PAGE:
“I’ve been writing since I was a little kid,” says Viola Kuecker, a retired RN and Laclede Groves’ author in residence. “I started off signing autograph books. We’d pass them around and write in each other’s books. It was fun.” But, one thing led to another, and Viola wound up spending the next 60 years with a pen in her hand.
Over the years, Viola has always used her gift out of a deep desire to share her faith with the world around her. In fact, some of her first major writing gigs were for Lutheran Tract Ministry, where she wrote short inspirational works for use in mission work. “When I was 13, I said I was going to be a missionary in Africa,” she recalls. “That never materialized, but after I wrote these tracts, I got a letter from a man in Africa asking if we could send him some more ‘Good News’. So in a way, I did go to Africa after all!”
Over the years, Viola wrote for various group presentations, a children’s magazine, and the “Dial My Story” feature on St. Louis radio station KFUO. In later years, Viola found herself wanting to tell her and her husband Raymond’s life stories to give their families a small slice of living history. The result? She wound up writing a pair of books. The first, “Wings for Freedom,” recounts Raymond’s experiences during World War II. “He was the pilot of a B-24, and he had some harrowing experiences,” Viola says. “He flew over 30 combat missions over Germany.”
She tells the story of one mission that almost ended in tragedy for his unit. In midflight, the team ended up jettisoning everything in the plane that wasn’t bolted down to keep the plane light enough to finish its return flight over the North Sea. “They made it to the airport, but just barely,” she says. “They were always flying damaged, but he always managed to keep the plane up.”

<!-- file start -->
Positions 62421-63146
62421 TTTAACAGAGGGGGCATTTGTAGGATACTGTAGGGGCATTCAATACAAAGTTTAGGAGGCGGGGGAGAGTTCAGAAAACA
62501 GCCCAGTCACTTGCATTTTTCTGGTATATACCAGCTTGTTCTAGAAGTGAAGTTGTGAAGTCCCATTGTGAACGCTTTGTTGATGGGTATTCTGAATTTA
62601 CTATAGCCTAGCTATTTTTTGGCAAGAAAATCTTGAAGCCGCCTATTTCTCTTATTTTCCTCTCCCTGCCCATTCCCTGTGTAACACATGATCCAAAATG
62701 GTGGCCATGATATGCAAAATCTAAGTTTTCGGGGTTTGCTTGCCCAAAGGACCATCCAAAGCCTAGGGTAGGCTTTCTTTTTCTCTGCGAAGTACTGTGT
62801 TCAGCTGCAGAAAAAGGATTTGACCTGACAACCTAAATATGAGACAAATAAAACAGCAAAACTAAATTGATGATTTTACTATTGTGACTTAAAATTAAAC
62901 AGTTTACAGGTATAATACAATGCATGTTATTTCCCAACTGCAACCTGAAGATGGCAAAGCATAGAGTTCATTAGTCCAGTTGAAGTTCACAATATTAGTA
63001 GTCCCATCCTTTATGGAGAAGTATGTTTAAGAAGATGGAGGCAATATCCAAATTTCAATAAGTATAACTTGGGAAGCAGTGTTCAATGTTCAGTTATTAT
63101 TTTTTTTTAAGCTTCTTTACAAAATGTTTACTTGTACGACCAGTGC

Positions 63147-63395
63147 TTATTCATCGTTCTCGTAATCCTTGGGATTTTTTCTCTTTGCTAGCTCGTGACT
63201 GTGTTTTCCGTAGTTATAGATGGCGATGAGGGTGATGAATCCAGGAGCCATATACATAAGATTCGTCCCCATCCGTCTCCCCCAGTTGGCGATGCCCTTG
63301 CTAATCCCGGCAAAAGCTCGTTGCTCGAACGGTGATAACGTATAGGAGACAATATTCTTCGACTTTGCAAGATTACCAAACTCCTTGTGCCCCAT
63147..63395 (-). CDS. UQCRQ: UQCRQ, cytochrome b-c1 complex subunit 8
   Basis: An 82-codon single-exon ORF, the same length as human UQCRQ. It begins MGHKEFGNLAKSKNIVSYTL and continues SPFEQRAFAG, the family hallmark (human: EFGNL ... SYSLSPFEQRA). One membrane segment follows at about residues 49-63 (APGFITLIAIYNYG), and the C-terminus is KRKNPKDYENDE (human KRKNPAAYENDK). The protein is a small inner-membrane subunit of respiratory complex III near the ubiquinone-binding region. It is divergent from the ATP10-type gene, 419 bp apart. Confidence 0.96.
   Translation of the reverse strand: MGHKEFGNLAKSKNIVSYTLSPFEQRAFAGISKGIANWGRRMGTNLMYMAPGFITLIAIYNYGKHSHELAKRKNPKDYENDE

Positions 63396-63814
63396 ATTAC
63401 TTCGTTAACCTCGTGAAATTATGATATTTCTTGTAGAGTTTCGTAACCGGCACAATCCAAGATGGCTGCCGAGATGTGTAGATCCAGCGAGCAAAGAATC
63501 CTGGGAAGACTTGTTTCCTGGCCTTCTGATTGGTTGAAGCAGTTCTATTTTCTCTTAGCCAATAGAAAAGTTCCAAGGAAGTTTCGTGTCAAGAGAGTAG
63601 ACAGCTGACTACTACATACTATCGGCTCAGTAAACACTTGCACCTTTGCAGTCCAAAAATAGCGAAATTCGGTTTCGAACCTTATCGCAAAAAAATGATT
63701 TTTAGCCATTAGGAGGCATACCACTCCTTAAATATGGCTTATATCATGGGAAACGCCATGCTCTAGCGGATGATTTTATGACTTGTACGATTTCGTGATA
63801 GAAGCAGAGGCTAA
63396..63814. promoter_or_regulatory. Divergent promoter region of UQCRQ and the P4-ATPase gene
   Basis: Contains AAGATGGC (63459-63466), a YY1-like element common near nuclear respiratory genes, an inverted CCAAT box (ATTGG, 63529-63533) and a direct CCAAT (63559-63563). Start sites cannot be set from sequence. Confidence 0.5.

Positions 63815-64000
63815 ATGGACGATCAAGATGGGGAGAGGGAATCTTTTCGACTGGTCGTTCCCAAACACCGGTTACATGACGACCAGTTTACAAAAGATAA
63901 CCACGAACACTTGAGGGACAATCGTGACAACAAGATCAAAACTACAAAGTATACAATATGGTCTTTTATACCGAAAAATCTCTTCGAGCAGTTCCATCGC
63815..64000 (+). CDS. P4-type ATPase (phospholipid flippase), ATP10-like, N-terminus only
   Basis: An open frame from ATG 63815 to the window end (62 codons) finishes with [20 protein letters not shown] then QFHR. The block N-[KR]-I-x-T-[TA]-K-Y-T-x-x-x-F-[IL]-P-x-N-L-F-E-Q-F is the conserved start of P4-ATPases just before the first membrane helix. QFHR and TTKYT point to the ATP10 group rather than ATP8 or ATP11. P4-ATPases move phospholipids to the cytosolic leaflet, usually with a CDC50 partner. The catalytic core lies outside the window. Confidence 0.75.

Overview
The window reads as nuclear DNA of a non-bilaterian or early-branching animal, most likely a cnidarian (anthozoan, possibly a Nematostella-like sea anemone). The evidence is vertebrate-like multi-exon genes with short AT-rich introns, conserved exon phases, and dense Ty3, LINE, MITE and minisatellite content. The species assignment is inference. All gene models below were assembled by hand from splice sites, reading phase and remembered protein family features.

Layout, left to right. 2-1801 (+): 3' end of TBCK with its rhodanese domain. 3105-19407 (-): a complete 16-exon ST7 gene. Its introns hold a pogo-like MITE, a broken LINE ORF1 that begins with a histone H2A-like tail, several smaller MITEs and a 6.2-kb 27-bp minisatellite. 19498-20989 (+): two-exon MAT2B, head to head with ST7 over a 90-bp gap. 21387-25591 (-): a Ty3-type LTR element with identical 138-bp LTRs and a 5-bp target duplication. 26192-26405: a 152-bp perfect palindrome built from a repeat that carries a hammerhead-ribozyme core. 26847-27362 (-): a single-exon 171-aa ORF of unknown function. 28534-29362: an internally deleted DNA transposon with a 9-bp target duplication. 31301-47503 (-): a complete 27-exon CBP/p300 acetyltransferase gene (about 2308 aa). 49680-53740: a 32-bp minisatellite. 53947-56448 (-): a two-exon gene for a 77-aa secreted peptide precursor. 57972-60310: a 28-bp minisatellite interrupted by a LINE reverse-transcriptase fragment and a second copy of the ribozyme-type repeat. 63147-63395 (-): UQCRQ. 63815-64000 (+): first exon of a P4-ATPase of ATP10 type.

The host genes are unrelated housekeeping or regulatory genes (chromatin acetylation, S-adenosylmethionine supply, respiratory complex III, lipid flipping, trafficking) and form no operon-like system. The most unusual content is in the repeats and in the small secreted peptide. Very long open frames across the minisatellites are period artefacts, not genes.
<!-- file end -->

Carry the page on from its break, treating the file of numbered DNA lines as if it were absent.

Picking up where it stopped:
Writing Raymond’s story gave Viola a better understanding of her husband. “I always knew he was a brave guy,” she says with a smile, “but after he told me his story, I was even more proud of him.” So, when Viola set out to write her own story in a book titled ”Train Up a Child,” she hoped that her children might similarly come to understand her better, as well.
The title of Viola’s autobiography is an old expression she picked up during her childhood growing up in the largely German communities around Frohna, Missouri. “The old German Lutherans had a certain way you had to be,” she explains, “and they always quoted Biblical verses about training a child correctly.” The book tells the story of her family during the 1920s and 1930s, focusing especially on “growing up in the nurture and admonition of the Lord, both at home and at school,” and it provides a revealing first-hand account of a fascinating period in local history.
Viola admits that she hasn’t spent as much time writing since moving to Laclede Groves. “I’ve got half a children’s book in my computer, but my activities have changed since I’ve been here, so I haven’t sat down to finish it.” Life at Laclede Groves tends to keep you busy, she says. “There’s always something to do on campus. Even though I’m a writer, I don’t like to just sit in my apartment and do nothing all day. I love being out with people, and there’s plenty of people here. I love it here.”